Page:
According to Drewry, some savings could be found in using one of the county’s recent stations as a guide for the new Jefferson Park Fire Station – Carson and the in-progress Route 10 stations.

Completed in 2017, the Carson fire station was built for $2.2 million, while the station currently being built along Moody Road and Route 10 has had $2.9 million budgeted to the project that should reach substantial completion by the spring. 

For Owens, given the growth of the population of the station and community surrounding it, the current fire station doesn’t meet their needs.

Cracks in walls and other structural issues are commonplace and have been well-documented during the history of the Jefferson Park Fire Station’s lifespan, with the soil the station’s foundation is built upon deemed to be the culprit. 

“It really wasn’t designed for living quarters so, the volunteers doing their staffing programs and the career staff being there 24-7, we have had to make a lot of modifications to allow that so it is time to really have a building that was designed to have people around the clock there with adequate facilities, meeting and training rooms, and space for the apparatuses,” he said.

The site for the station would be likely along Brandywine Road, which links directly to Jefferson Park Road. This property would allow for better access for fire engines to get into and out of the station and feature a flashing traffic signal to help with the flow of emergency vehicles out of the station, something that has been a challenge for the station with the county’s growth.

“It does get the main station off Jefferson Park Road which, right now, we have had to modify how we get into the station,” Owens said. “Years ago, we used to just back right in. Now, with the increased traffic coming down Jefferson Park Road, that is very dangerous so we now bring them around the back where we bring regular cars and vehicles for the volunteers. Over the years we have tried to adapt to using that building.”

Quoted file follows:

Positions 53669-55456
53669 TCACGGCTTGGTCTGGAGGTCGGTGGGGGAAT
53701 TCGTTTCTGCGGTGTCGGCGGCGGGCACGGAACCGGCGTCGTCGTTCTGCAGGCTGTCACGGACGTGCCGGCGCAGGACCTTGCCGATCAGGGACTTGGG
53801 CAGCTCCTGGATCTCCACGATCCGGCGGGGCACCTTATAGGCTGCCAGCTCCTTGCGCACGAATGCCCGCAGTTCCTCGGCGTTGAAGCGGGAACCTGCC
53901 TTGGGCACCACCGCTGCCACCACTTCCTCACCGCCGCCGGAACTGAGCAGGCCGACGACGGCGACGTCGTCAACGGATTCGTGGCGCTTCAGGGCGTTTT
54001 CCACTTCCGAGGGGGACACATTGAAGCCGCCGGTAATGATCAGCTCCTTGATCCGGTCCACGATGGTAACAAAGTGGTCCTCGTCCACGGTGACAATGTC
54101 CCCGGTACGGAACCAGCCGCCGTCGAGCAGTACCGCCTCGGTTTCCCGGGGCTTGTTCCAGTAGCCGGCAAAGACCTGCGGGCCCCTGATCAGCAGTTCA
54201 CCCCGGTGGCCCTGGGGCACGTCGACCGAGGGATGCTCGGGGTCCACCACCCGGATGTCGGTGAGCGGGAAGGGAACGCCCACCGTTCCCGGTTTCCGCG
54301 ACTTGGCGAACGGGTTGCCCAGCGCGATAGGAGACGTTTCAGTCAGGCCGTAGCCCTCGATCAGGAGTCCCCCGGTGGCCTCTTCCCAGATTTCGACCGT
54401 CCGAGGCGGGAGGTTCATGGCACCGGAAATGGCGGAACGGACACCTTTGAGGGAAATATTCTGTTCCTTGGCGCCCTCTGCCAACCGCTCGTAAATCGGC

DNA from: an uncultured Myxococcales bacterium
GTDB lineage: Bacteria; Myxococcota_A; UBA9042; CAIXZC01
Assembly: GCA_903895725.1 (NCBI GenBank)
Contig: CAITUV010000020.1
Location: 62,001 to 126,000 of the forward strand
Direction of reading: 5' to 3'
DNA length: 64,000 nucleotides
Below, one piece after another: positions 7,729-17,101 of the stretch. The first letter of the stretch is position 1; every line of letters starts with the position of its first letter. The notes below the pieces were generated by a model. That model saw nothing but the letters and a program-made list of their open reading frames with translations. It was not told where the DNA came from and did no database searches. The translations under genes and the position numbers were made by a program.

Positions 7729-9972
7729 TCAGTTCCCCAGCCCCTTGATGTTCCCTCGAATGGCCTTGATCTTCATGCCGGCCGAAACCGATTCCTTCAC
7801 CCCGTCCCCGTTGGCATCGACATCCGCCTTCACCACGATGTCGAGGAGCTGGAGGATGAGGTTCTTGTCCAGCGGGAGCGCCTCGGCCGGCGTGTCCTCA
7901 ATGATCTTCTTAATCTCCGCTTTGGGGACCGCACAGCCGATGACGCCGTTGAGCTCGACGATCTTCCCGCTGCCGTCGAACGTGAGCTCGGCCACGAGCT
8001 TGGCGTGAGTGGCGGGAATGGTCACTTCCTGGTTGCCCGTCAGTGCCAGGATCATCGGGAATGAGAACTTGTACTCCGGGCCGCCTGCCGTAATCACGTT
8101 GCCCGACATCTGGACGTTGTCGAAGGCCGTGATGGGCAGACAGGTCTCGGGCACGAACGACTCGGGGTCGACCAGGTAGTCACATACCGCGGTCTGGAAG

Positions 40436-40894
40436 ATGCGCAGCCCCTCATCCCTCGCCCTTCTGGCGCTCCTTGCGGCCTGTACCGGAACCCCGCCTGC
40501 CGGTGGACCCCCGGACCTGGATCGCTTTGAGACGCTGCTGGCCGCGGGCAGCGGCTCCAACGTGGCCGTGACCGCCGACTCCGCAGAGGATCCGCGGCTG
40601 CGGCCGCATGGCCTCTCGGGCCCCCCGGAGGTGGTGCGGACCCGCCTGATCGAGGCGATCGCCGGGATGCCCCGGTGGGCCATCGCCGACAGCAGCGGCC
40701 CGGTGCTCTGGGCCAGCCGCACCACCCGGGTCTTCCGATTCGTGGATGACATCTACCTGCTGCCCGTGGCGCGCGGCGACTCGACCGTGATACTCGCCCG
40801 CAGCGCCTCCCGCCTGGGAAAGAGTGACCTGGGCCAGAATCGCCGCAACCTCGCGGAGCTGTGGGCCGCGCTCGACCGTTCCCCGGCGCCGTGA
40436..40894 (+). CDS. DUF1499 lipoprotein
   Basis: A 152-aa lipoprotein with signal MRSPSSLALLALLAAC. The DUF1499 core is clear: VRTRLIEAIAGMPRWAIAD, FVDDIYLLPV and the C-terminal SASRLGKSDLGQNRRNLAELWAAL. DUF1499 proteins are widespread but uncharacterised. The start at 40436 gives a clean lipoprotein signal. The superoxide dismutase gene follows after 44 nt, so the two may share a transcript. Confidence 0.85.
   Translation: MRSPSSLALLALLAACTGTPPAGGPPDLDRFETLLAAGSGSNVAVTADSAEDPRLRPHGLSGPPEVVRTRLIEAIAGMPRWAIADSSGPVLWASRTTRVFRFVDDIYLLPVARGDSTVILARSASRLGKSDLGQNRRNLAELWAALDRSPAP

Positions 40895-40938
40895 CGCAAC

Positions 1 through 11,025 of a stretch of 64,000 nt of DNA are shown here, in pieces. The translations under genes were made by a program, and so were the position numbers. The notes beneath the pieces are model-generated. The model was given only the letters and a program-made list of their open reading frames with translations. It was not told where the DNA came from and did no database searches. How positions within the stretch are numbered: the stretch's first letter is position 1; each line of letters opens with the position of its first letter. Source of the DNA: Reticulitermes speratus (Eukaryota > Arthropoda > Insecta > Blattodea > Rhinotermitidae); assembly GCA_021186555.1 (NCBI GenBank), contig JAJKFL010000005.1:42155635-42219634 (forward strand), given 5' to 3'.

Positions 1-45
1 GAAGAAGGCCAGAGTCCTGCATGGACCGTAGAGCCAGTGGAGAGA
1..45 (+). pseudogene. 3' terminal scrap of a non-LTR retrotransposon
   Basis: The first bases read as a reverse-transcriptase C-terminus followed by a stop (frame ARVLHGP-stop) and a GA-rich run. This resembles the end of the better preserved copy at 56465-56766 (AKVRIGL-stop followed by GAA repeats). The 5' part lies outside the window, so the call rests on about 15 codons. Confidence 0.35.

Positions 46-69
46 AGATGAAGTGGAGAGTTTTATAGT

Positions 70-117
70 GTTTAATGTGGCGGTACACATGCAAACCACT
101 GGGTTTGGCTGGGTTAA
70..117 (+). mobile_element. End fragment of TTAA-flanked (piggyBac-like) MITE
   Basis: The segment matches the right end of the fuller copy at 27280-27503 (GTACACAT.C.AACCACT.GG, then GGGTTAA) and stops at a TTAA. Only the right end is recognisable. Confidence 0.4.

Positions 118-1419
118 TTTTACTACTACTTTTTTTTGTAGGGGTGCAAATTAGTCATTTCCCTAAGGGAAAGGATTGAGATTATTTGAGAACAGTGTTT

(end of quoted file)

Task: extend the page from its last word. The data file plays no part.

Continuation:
“As for the citizens,” he continued, “they will not see any sort of change in the services because we would relocate right down the street.”

Officials have tasked Davenport with running the numbers of how exactly adding this project to the county’s spring borrowing will affect the coming year’s issuance of bonds. 

According to county records, so far there are just over $6 million in projects funded in the county spring borrowing, ranging from $2.4 million for the Route 156 water main extension project, another $1.8 million for the Food Lion water system upgrade in that area of the county, and $400,000 as part of the police vehicle replacement program, among others. 

Add the preliminary estimate of $3.5 million to the borrow to fund the new Jefferson Park Fire Station, the total borrowing rises to $9.2 million.

Another multimillion variable in the project is the proposed new elementary school. Currently sitting at an estimated cost of $34 million, officials with the county said they will look at this project separately for its fiscal impacts. 

If all projects, including the elementary school, were funded in the spring borrowing, this year’s issuance would eclipse $43.5 million.

No decision on the school has been made after supervisors received fresh data on the school’s tax rate impacts during their December 2018 meeting. 

Nothing has been discussed publicly among supervisors regarding the school’s location after hearing from school officials and teachers who want the new school to be built at the current Walton Elementary School site.

In regards to the fire station, Drewry said Davenport, their financial analysis contractors, will have a draft document ready by the end of January.